When I took my son to Washington D.C. when he was 10 years -old, the age I was when I first visited D.C., we headed to Arlington National Cemetery for our last stop of our three-day vacation. I had images of my own Arlington experience etched in my memories that I wanted to share– in particular the Tomb of the Unknown Soldier and John F. Kennedy’s grave.
There is a feeling of solemnity at both spots–a feeling of longing and loss. At age 10, I felt the weight of both of these places as significant markers in American history. I was also mesmerized by the constancy of each. At Kennedy’s grave, the Eternal Flame never goes out. At the Tomb of the Unknown Solider, military guards stand watch each day. Sharing these landmarks with my son before the threat of adolescent angst set in seemed like a perfect way to spend a sunny Sunday morning.
We arrived at the Tomb of the Unknown Soldier as people were gathering to watch the Changing of the Guard, a meticulously executed, white glove ceremony that happens every hour on the hour Oct. 1 to March 31, and every half hour April 1 through Sept. 30.
The sound of the soldiers’ shoes clicking across the concrete as they marched, and the precision of their movements as they changed the positions of their weapons are things not forgotten. The careful attention to these graves of four soldiers–one for each war: WWI, WWII, Korea and Vietnam, whose identities are not known, holds a certain comfort that these sons of mothers and fathers are being cared for day in and day out without fail. Along with the Changing of the Guard, we also witnessed a Public Wreath Laying ceremony where four high school students, along with soldiers assigned to this duty, placed a fresh wreath at the tomb.
John F. Kennedy’s grave is another must see in this vast acreage where white tomb stones follow the dips and rises of the various sections in seemingly endless ribbons.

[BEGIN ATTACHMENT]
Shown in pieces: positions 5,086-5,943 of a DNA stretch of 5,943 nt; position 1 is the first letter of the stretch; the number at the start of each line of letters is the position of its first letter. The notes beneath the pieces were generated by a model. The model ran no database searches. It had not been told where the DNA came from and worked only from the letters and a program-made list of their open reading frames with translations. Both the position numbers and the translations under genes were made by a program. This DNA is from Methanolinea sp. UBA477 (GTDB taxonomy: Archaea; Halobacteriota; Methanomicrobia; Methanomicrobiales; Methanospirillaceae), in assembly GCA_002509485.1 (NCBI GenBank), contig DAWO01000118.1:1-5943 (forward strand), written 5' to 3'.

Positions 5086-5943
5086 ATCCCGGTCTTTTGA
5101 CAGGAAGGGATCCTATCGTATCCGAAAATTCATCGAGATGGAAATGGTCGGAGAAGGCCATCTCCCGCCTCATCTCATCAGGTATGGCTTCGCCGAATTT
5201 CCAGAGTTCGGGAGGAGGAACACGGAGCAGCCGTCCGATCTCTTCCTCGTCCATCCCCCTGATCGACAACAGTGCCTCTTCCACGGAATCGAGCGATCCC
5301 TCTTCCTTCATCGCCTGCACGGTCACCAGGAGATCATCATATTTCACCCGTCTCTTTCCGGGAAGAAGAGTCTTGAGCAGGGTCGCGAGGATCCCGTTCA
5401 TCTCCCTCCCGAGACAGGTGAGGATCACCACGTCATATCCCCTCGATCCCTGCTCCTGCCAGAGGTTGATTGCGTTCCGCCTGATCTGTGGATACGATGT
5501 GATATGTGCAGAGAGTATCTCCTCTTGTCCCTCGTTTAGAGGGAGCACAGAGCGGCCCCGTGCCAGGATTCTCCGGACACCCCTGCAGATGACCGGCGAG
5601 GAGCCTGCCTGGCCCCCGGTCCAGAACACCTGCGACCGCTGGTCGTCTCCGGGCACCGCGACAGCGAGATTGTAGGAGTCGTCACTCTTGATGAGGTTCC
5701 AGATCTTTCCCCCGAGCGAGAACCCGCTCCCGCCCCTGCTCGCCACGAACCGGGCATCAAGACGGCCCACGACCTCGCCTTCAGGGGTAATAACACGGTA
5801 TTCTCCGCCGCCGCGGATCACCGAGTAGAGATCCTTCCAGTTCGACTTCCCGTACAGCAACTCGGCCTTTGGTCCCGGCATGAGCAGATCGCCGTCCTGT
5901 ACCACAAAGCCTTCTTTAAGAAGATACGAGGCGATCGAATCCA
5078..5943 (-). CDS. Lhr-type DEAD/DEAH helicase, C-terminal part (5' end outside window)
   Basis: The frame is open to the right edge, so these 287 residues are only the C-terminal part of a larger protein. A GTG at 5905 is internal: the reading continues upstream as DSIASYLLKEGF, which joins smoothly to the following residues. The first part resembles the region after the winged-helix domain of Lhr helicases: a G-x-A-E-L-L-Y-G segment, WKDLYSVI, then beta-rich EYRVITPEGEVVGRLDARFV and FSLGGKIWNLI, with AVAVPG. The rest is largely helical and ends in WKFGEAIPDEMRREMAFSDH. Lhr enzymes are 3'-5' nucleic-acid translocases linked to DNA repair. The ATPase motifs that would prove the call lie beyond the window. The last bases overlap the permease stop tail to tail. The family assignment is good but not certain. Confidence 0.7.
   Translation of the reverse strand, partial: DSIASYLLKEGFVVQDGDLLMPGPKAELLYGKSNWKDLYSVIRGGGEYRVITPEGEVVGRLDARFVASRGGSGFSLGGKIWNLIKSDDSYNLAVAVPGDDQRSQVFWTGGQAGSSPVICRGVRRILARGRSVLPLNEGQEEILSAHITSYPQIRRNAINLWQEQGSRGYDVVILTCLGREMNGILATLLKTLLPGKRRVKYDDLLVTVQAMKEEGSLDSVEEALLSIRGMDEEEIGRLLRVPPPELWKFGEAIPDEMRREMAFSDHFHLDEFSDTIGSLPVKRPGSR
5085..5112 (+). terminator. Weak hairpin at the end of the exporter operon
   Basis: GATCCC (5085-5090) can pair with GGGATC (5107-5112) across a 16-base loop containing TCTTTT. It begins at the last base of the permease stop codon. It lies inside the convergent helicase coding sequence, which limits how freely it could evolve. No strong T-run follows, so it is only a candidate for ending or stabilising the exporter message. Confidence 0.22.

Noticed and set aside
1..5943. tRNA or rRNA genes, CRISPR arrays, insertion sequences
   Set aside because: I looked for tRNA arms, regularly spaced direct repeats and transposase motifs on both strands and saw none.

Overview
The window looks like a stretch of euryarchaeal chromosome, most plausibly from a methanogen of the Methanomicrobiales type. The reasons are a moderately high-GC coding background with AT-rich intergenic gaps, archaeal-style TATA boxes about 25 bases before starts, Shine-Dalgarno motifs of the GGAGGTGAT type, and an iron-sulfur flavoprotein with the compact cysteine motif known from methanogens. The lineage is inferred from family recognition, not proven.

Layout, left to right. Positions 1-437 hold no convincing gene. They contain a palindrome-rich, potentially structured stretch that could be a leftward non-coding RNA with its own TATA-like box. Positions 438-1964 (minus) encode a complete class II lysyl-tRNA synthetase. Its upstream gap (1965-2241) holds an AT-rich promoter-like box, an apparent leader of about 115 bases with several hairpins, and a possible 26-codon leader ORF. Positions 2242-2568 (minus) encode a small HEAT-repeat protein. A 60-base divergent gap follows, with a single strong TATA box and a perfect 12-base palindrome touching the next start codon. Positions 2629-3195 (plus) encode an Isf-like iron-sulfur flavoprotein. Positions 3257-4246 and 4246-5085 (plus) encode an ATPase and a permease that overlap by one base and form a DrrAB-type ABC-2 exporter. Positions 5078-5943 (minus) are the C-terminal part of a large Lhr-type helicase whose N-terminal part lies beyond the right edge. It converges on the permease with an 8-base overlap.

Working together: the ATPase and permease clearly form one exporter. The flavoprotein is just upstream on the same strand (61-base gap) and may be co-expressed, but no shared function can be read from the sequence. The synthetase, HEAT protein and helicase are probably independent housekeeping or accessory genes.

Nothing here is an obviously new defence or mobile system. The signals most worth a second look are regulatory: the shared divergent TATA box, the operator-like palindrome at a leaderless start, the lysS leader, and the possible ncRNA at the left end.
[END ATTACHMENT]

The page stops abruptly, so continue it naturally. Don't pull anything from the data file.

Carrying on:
Kennedy’s words that called out to Americans to take part in their country are forever etched in stone here. Jacqueline Bouvier Kennedy and two of the Kennedy’s children–Patrick Bouvier who was an infant when he died and a stillborn daughter are also buried at this site. Senators Robert and Edward Kennedy are close by.
Because we only had an hour and a half to spend wandering Arlington National Cemetery’s grounds, we missed other sites that I hoped to get to, particularly the Women in Military Service to America Memorial. We did start our visit at the Welcome Center, something I recommend. Here you’ll find maps, a gift shop, an overview of the cemetery and special exhibits.
We hoofed it from the parking lot near the Welcome Center to each of the sites which was a bit of a hike.
If I had planned ahead, I’d have purchased a guided tour. Tram type bus tours depart from the Welcome Center. This is where you can buy tickets for the tour. You can also purchase tram tickets online.
Arlington National Cemetery
Arlington, VA 22211
Hours: 7 Days a week: 365 days
8am – 7pm (April – September)
8am – 5pm (October – March)
Parking garage closes 1 hour after cemetery
Post and photos courtesy of Jamie Rhein, member of Midwest Travel Writers Association